Bankruptcy No. 3-81-00822, Adv. No. 3-81-0875.

21 B.R. 804 (1982)

In re Tony Cleona COFFEY and Linda Elizabeth Coffey, Debtors. Tony Cleona COFFEY and Linda Elizabeth Coffey, Plaintiffs, v. SOUTHEASTERN ENERGY, INC., Defendant.

United States Bankruptcy Court, E.D. Tennessee.

July 12, 1982.

Attorney(s) appearing for the Case

Stone & Hinds, George F. Legg, Knoxville, Tenn., for plaintiffs.

James M. Crain, Knoxville, Tenn., for defendant.


CLIVE W. BARE, Bankruptcy Judge.

In this adversary proceeding the debtors seek to avoid a judicial lien held by Southeastern Energy, Inc., on real property claimed as exempt. 11 U.S.C. § 522(f)(1). The facts are as follows.


On September 12, 1975, the debtors purchased lots 14 and 15 in Swifton Village Subdivision, in Scott County, Tennessee, and on June 10, 1976, purchased two adjoining lots, Nos. 13 and 16. At all times pertinent, these lots were subject to a deed of trust held by First Trust & Savings Bank of Oneida, Tennessee.

On September 12, 1979, defendant, Southeastern Energy, Inc., obtained a judgment in the Chancery Court of Blount County, Tennessee, against the debtors (and Linda Coal Company, Inc.) in the amount of $4,403.39. Execution on this judgment was issued October 22, 1979, but the execution was never returned to the office of the Clerk and Master. On April 28, 1980, a certified copy of the judgment was recorded in the office of the Register of Deeds for Scott County, Tennessee, where the subject property is located. An alias execution was issued on August 21, 1980, and returned unsatisfied. On May 20, 1981, the debtors filed a petition in bankruptcy in this court. On May 28, 1981, in the Chancery Court for Scott County, Southeastern filed an action to subject the Scott County property to its judgment lien, specifically describing the subject property. On the same date a Notice of Lis Pendens was recorded with the Register of Deeds of Scott County.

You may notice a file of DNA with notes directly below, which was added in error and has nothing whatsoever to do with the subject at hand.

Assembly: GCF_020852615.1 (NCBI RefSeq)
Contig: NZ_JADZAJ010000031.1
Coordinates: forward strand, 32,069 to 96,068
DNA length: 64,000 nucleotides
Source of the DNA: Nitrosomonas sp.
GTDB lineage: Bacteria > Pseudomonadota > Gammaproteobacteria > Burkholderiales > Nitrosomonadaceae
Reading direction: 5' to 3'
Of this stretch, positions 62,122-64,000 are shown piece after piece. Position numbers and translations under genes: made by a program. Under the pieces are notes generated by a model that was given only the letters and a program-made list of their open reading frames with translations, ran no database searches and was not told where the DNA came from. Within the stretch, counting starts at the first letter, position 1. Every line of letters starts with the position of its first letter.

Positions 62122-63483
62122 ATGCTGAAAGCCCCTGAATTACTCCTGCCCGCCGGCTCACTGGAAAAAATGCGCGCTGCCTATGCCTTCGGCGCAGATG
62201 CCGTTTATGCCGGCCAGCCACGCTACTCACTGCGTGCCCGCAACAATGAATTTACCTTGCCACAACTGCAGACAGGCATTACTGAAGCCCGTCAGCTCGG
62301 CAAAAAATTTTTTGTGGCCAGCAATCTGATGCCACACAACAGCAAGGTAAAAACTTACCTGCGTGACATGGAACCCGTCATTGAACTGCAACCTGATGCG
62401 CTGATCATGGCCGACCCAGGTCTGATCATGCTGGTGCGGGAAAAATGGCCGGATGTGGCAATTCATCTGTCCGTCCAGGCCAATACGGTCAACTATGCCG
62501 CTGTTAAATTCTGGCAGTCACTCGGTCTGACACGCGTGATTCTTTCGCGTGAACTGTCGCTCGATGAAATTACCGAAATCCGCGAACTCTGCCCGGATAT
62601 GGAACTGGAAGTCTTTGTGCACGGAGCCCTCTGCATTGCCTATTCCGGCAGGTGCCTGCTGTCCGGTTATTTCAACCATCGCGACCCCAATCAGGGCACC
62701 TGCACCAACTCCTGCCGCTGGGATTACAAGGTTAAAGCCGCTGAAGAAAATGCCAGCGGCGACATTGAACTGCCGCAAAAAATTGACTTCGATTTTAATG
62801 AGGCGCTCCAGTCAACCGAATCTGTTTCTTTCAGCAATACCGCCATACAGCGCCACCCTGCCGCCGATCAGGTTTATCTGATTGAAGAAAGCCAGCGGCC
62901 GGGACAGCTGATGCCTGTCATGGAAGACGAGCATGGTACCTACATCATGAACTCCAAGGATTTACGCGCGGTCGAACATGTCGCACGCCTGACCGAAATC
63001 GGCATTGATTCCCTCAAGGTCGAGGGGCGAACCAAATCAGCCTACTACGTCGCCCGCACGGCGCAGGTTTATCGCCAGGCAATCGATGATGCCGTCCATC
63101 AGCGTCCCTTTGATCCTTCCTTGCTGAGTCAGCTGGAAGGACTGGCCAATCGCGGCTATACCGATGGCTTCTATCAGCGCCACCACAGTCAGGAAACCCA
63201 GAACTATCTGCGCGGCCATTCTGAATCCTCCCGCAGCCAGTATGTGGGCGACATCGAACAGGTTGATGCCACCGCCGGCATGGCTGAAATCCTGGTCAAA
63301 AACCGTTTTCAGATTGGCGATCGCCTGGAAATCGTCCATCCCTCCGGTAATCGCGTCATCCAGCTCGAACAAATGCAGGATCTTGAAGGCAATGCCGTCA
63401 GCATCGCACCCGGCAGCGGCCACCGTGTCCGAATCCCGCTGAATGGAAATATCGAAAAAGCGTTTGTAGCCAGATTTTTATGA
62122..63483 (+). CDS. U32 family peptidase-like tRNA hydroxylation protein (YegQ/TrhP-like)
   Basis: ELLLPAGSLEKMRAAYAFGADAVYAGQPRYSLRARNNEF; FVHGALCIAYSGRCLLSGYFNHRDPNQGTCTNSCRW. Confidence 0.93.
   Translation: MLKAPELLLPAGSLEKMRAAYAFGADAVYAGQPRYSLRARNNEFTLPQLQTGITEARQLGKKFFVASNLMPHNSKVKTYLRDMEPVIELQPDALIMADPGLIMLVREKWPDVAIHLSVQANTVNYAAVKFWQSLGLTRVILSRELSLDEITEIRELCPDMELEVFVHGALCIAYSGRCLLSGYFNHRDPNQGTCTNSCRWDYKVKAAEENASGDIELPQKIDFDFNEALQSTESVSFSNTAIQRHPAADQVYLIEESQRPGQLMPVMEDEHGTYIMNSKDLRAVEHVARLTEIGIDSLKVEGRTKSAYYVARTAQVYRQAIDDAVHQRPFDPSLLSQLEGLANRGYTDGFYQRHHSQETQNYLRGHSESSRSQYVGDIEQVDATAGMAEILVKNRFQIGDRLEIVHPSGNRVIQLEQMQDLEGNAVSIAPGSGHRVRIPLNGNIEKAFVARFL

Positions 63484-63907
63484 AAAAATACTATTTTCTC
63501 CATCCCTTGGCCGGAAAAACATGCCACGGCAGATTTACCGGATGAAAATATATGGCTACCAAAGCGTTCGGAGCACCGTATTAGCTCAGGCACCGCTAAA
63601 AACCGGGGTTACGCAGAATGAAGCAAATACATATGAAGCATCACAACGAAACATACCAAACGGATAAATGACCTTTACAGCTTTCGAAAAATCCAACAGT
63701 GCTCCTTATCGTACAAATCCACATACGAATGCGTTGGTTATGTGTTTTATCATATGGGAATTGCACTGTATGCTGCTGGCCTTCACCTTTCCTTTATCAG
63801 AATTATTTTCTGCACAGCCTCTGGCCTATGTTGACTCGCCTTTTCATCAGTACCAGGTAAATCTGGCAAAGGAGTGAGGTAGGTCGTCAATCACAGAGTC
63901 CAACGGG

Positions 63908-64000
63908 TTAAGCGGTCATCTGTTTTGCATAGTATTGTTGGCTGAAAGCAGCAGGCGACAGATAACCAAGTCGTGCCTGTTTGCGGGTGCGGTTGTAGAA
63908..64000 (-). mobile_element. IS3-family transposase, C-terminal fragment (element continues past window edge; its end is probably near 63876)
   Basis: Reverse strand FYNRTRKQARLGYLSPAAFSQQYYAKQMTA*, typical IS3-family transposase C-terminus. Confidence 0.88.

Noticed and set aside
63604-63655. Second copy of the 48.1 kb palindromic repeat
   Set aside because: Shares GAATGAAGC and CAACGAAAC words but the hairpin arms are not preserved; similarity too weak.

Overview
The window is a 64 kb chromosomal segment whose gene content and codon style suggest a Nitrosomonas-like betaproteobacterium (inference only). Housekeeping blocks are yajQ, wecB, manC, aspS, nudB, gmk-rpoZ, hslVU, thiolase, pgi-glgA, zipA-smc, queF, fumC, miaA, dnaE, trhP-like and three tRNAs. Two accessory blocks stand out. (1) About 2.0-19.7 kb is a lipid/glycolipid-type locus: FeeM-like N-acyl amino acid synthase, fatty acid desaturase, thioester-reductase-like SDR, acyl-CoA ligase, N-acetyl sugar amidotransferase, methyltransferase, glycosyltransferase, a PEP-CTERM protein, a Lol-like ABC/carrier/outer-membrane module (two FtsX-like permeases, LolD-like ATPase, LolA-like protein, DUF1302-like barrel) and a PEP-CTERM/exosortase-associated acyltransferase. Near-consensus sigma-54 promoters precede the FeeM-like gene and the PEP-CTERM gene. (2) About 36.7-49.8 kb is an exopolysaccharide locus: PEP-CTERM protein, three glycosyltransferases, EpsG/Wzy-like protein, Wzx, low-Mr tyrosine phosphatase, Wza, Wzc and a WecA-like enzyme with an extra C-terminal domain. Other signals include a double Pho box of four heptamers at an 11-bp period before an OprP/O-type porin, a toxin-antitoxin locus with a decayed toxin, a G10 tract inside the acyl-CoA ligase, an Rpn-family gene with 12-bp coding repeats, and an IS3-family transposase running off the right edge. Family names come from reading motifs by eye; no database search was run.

On October 13, 1981, the debtors filed the present adversary proceeding and on October 19, 1981, moved to amend their schedule of exempt property to assert real property exemptions under 11 U.S.C. § 522(d) instead of T.C.A. § 26-2-301.1

The real property involved in this litigation is and has been at all pertinent times the residence of the debtors.


The debtors first challenge the validity of Southeastern's "judicial lien" but insist that, even if the lien is valid, it may be avoided under 11 U.S.C. § 522(f)(1).2

A "judicial lien" is defined in the Bankruptcy Code as any "lien obtained by judgment, levy, sequestration, or other legal or equitable process or proceeding." 11 U.S.C. § 101(27).

Tenn.Code Annotated § 25-5-101 sets forth the requirements to perfect a judgment lien in Tennessee upon land:

"25-5-101. Lien on land—How obtained. — (a) Judgments and decrees obtained before July 1, 1967, in any court of record of this state, in the county where the debtor resides at the time of rendition, shall be liens upon the debtor's land in that county from the time the same were rendered. (b) Judgments and decrees obtained from and after July 1, 1967, in any court of record . . . shall be liens upon the debtor's land from the time a certified copy of said judgment or decree shall be registered in the lien book in the register's office of the county where the land is located. If said records are kept elsewhere, no lien shall take effect from the rendition of said judgments or decrees unless and until a certified copy of same are registered as otherwise provided by law."

T.C.A. § 25-5-102 states that a judgment or decree shall not bind the equitable interests of a debtor in real estate or other property until a memorandum or abstract of the judgment or decree is certified by the clerk and registered in the register's office where the real estate is situated.

T.C.A. § 25-5-104 states the lien shall cease unless a bill in equity to subject the debtor's interest is filed within thirty (30) days from the return of the execution unsatisfied.

T.C.A. § 25-5-105 states that the lien will be lost unless an execution is taken out and the land sold within twelve (12) months after the rendition of the judgment or decree. T.C.A. § 25-5-106 extends this period if the sale is prevented by an injunction or an appeal.

In challenging the validity of the defendant's lien, the debtors assert that Southeastern failed to file a bill in equity "within thirty (30) days from the return of the execution unsatisfied," T.C.A. § 25-5-104. Thus, the debtors insist that the lien has been lost by the express provisions of that section. Southeastern responds that T.C.A. § 25-5-104 and 105 have no application to the factual situation presented by this cause, since the limitations upon liens of judgment apply only to priorities among judgment creditors and/or bona fide purchasers and were never intended and have never been construed to provide protection for the property of a judgment debtor. Southeastern's brief, December 15, 1981.